Don’t overwhelm teachers with everything at once. We provided education and training to our teachers just as we would with our students—paring everything into small chunks of information to make it easier to digest.

Do create a framework for early adopters to share their expertise. We held monthly lunchtime “Appy Hours” to provide a forum for early adopters to demonstrate how they used the iPads, OERs, and different apps. Teachers enjoyed learning from their colleagues and knowing they could get help if they needed it.

Do allow for flexibility as teachers integrate technology into their courses. As we eased into our 1:1 program, I did not require teachers and students to use the iPads every day. I gave them the flexibility to naturally progress through the stages of technology integration.

Do provide continuing education and training. We regularly send staff to conferences, and last fall I traveled to the EdTechTeacher iPad Summit with our math and science department heads.

Don’t forget the content or content management. To simplify the world of OERs, we use Net Texts. With this free, Web-based system, our teachers can easily access and use the vast library of free, high-quality OERs available on the Internet and then publish directly to students’ iPads. Teachers can select existing courses from the library or create new courses by mixing and matching items with their own educational materials.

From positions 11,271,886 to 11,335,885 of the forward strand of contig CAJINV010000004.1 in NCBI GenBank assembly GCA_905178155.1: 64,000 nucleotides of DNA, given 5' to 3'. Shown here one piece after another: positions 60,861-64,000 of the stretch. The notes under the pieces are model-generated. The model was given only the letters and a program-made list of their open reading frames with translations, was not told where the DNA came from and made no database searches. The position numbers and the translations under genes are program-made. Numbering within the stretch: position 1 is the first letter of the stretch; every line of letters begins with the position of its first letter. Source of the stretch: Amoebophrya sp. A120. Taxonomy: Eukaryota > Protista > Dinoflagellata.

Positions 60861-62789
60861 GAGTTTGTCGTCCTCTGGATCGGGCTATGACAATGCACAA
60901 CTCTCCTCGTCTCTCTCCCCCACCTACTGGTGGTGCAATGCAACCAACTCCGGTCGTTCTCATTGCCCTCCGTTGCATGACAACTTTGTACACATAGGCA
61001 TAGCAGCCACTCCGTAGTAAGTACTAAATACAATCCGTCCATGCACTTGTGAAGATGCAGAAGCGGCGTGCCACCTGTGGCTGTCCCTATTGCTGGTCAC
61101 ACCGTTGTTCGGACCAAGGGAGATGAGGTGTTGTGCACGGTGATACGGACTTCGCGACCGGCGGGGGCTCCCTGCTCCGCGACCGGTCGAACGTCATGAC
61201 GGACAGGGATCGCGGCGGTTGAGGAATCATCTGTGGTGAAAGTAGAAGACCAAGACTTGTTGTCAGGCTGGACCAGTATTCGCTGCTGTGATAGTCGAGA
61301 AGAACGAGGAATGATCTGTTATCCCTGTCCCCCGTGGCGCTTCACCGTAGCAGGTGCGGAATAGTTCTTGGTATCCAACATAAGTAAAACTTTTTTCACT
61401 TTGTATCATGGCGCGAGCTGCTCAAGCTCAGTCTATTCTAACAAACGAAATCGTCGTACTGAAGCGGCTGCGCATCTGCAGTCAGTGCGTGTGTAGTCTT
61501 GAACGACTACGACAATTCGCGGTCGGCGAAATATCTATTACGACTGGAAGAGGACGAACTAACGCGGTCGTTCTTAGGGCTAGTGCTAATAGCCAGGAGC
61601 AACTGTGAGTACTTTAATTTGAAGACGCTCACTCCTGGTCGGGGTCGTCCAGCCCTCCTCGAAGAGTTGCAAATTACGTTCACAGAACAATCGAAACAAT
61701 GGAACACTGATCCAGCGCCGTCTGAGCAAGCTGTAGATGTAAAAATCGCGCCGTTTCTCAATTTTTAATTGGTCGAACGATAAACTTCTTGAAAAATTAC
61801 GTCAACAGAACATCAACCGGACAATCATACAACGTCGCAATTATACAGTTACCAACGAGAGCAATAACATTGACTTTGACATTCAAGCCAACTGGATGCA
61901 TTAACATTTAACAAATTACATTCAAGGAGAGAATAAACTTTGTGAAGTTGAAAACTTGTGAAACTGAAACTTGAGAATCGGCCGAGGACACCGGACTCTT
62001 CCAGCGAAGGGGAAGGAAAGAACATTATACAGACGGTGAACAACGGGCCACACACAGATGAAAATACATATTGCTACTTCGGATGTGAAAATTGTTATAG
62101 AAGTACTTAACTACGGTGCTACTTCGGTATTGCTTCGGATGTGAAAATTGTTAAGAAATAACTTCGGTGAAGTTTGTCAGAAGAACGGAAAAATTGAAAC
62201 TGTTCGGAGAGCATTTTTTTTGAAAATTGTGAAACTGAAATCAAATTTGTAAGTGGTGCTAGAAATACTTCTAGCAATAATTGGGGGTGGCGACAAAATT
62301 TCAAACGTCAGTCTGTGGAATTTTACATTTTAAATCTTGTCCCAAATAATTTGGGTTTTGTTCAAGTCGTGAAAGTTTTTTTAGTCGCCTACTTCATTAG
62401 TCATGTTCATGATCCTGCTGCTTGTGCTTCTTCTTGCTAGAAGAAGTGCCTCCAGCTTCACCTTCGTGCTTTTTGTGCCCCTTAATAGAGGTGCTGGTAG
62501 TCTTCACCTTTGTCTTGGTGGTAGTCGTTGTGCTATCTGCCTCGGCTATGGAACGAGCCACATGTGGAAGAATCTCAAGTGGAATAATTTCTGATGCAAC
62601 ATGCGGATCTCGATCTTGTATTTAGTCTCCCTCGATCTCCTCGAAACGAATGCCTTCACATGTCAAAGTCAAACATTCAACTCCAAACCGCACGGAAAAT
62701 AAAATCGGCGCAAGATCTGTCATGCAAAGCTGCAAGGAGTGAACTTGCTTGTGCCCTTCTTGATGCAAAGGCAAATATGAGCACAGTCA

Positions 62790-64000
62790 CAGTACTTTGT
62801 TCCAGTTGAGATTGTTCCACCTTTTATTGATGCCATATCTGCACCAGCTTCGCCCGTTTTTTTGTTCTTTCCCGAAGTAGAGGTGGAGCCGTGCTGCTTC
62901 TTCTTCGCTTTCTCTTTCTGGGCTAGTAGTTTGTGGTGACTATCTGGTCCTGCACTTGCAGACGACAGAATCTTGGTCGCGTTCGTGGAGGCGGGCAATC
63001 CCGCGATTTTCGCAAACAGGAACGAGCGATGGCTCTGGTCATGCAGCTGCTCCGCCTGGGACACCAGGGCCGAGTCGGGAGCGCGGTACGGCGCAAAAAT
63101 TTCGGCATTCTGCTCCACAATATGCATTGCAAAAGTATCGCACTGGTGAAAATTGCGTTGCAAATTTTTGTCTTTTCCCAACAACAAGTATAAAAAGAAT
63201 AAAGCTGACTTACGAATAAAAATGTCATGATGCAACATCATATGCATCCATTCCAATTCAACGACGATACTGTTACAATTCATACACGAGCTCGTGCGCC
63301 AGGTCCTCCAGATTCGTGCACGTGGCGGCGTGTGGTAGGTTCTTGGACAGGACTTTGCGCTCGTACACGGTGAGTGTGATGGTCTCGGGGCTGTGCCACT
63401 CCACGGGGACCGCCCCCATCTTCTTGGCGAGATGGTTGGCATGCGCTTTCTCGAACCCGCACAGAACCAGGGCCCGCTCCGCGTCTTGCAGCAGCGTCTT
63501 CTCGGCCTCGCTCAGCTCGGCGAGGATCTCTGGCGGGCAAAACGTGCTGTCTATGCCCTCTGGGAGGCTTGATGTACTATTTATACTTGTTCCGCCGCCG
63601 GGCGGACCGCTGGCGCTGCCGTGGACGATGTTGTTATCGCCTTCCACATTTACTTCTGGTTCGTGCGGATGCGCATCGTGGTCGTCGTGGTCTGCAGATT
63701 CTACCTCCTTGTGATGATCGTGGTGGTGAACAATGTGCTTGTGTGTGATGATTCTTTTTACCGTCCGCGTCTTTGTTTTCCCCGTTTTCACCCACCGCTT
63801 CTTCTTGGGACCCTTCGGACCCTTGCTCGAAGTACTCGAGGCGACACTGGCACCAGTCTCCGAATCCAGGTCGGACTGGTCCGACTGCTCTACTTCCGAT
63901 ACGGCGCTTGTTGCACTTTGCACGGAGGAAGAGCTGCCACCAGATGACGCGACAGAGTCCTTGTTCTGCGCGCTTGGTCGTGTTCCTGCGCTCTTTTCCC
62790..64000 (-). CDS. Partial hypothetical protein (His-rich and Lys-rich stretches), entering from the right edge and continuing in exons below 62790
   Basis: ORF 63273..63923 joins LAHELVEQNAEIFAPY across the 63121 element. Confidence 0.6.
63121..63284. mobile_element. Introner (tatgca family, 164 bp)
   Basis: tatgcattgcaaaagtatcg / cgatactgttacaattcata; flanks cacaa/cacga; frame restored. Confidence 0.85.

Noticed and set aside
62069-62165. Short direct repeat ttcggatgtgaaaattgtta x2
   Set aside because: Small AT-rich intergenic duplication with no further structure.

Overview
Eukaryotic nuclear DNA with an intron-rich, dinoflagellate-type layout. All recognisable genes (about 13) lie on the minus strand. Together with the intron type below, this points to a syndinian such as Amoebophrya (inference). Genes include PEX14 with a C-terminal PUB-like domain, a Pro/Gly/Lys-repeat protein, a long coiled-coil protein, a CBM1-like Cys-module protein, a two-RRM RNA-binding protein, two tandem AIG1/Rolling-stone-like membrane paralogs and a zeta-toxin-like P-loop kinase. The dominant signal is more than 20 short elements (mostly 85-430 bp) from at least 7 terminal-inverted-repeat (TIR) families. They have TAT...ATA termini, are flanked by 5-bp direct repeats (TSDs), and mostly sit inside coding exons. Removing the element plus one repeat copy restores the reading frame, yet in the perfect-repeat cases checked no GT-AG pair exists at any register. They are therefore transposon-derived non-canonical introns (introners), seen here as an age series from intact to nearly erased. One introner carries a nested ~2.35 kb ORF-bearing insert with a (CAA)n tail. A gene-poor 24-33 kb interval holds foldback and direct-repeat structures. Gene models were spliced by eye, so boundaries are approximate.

Don’t let technophobes off the hook. Whether you completed your training as an educator three years ago or 30 years ago, the world has changed and we must change with it. We must show our staff and students what it means to be lifelong learners.

Do demand rigor and quality from OERs. We seek the same quality and rigor with OERs that we would for a textbook, curriculum software program, or any other resource. With OERs, some think that because it’s free, it’s okay to settle for less. It’s not.

Don’t expect to find everything you need for free on the Internet. Even with all the OERs available we haven’t been able to find everything we need for every course, so we create our own content, such as video lessons. Teachers like being able to explain concepts and skills to students using their own methods.

Don’t expect that every student will have Internet access at home. Almost 70% of our students are economically disadvantaged. One thing we like about the Net Texts app is that students can download their courses onto their iPads and use them offline.

Do expect change. We are transitioning from an instructional model where teachers dispense information to a model where teachers are facilitators and students take a more active role in their learning. This approach is exactly what we need to prepare our students for success now—and in the future.

Jay Barrett is the principal of the Amarillo Area Center for Advanced Learning, a math/science specialty high school in Texas.